Tips for teaching, Sarah Cottingham posted an outstanding blog post regarding professional development (PD) session ‘tips and tricks,’ drawing a parallel with “disposable [quick] fashion: we don’t put a lot of effort into picking them up, we try them on for a little, then we ditch them when something fresher comes along.”
Tips for teaching, How to Avoid ‘Fast Fashion
“I now know the reasons tips/tricks were relatively unhelpful at generating a permanent shift in my practice to promote kid learning,” Sarah continued.
- I didn’t see the techniques and recommendations expected to work.
- The pointers/tricks didn’t solve any problems I had in my classroom.
- I wasn’t inspired or supported in my efforts to include into my classes.”
“Effective professional development must teach teachers how to accomplish things, but it should avoid tips and tricks,” Sarah said. We prevent teaching gimmicks by ensuring that teachers comprehend –
Tips for teaching, This is how we learn
This means they have a better understanding of the final aim and can assess whether a tip or trick is worthwhile to use as a strategy to help their students learn more effectively.
The issues they’re attempting to resolve. Because, We assist teachers in identifying and resolving learning issues in their classrooms. These answers can be used to create approaches we can teach, assist and implement.”
Sarah’s writing struck a chord if the Twitter discussion that followed the blog post’s publishing is any clue.
It resonated with me, as did EBE’s approach to creating the Great Teaching Toolkit. What are some teaching hints and tricks? No. What are sound theory-based strategies? Yes. Do you need assistance integrating and evaluating your new ideas and practices in the classroom? Yes.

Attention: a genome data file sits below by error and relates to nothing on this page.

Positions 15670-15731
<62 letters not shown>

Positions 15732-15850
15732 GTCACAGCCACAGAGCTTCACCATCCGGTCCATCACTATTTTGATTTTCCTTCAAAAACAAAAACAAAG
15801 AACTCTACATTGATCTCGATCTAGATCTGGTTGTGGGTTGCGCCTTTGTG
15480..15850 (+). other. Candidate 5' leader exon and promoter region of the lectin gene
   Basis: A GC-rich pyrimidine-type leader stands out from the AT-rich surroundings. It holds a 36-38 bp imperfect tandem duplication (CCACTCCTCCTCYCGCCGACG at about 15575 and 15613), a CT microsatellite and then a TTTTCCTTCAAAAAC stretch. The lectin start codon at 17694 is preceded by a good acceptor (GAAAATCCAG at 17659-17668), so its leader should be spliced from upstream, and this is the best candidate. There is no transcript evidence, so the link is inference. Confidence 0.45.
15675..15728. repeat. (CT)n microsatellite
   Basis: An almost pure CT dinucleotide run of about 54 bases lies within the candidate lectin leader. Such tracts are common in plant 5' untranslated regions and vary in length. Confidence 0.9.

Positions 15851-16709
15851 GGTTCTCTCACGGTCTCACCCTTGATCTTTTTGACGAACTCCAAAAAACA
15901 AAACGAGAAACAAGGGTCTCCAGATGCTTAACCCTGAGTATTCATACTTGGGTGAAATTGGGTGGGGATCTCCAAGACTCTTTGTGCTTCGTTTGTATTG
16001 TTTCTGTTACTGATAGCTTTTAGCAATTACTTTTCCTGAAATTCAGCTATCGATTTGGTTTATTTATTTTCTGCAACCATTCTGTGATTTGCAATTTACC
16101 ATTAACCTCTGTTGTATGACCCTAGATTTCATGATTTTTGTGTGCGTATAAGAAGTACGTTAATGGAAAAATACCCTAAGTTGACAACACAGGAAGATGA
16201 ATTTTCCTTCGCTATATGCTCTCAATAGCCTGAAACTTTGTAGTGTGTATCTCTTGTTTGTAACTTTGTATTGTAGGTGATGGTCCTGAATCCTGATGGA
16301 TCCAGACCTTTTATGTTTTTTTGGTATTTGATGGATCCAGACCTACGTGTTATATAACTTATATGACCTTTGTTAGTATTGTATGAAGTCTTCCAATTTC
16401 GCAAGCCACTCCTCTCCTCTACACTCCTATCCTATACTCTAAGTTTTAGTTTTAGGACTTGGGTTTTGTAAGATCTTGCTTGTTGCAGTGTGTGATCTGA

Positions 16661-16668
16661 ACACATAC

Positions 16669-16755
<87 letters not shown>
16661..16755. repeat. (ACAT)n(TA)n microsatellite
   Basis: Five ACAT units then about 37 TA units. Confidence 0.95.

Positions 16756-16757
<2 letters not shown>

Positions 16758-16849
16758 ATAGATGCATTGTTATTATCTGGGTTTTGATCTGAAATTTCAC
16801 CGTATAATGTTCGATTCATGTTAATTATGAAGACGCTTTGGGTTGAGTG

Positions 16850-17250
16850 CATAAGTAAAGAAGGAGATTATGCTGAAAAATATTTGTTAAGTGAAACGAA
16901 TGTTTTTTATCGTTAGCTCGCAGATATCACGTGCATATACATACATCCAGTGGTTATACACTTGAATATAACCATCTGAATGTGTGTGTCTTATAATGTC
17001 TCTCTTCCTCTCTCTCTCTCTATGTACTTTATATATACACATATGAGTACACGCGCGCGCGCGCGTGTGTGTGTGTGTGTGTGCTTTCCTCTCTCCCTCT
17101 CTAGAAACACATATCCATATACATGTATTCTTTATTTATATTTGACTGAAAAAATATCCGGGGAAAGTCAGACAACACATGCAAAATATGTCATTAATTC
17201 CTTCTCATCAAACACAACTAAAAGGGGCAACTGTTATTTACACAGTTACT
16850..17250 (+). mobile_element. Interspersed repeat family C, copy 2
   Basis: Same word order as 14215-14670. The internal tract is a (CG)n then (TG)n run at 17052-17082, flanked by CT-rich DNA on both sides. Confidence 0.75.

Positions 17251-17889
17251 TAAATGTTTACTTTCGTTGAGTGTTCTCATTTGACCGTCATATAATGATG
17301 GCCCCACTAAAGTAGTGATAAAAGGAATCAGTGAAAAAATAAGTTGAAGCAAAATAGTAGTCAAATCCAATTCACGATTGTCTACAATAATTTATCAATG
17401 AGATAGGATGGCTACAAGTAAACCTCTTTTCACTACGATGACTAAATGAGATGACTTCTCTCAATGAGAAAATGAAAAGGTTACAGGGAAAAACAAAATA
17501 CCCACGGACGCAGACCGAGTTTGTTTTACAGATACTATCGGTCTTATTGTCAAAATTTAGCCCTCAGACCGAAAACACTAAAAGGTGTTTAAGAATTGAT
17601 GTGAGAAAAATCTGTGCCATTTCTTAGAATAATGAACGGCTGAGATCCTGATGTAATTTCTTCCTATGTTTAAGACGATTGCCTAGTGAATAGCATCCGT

In this blog, I’ll try to show five ways the Great Teaching. Toolkit avoids the “quick fashion” trap of focusing professional development on teaching tips and tricks.
Professional development in a slow fashion
Firstly, EBE published the Great Teaching Toolkit in 2021, an accessible, long-term online CPD programme aimed at helping teachers and leaders improve their teaching skills. Slow-paced professional development centered on shared responsibility for bettering outcomes for all learners (including professionals!).
Professional development, connected and ongoing
Secondly, A curriculum for teacher learning is a key component of the GTT. We understand the importance of a curriculum for student learning. Therefore we adapted it to the unique instance of teacher learning.
The Model for Great Teaching is an evidence-based curriculum for teacher learning (published in the GTT: Evidence Review). It lays forth the best available information concerning the things teachers do that benefit pupil — in other words. The best bets for spending time and effort improving your teaching skills.
Understanding how humans learn
Firstly, The Foundation Course teaches you how to utilize the Toolkit and encourages you. You to consider yourself as a learner as well as a teacher. Secondly, The course expands your understanding of how humans learn, including topics such as attention. Working memory, long-term memory, cognitive load, and the distinctions between novices and experts. You won’t find any tips or tricks here; instead, you’ll get beneficial material for considering how you teach your pupils and how to maximize learning.
Doing everything at the same time
Finally, The Toolkit is intended to assist teachers and leaders in concentrating. Their efforts on the aspects of their profession that are most likely to impact student outcomes. To assist them in isolating specific, flexible components of their practice and collaborating with them.